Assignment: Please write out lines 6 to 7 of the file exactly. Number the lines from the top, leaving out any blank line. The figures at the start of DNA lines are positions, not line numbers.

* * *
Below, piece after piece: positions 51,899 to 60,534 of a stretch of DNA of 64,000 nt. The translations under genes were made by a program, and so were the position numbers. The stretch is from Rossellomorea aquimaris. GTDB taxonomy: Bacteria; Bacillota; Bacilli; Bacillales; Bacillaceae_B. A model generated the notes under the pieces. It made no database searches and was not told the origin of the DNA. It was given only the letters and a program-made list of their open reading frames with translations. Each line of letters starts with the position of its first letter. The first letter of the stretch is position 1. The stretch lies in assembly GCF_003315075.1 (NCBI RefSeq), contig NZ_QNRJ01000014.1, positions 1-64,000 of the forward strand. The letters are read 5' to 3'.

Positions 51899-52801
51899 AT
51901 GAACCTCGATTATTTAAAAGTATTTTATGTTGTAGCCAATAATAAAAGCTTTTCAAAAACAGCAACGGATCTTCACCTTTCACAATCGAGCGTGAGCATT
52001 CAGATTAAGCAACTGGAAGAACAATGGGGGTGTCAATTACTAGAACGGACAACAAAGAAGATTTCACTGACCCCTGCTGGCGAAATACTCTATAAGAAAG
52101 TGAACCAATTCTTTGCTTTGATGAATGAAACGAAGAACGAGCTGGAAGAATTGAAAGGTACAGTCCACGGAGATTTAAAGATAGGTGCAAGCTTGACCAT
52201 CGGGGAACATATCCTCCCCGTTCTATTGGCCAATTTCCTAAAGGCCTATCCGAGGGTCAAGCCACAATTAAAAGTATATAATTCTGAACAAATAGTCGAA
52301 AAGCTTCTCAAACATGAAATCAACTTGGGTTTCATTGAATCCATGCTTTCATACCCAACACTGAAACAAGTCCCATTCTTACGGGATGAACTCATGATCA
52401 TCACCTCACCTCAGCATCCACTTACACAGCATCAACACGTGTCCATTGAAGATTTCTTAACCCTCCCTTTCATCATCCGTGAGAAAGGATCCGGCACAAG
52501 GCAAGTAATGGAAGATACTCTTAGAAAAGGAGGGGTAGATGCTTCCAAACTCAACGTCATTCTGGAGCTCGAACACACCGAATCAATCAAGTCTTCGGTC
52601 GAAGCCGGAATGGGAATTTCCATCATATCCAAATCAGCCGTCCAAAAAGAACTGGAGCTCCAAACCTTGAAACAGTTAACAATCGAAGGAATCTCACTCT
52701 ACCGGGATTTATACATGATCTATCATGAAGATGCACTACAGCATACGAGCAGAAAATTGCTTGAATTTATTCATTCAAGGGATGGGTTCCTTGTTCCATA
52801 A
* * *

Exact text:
52101 TGAACCAATTCTTTGCTTTGATGAATGAAACGAAGAACGAGCTGGAAGAATTGAAAGGTACAGTCCACGGAGATTTAAAGATAGGTGCAAGCTTGACCAT
52201 CGGGGAACATATCCTCCCCGTTCTATTGGCCAATTTCCTAAAGGCCTATCCGAGGGTCAAGCCACAATTAAAAGTATATAATTCTGAACAAATAGTCGAA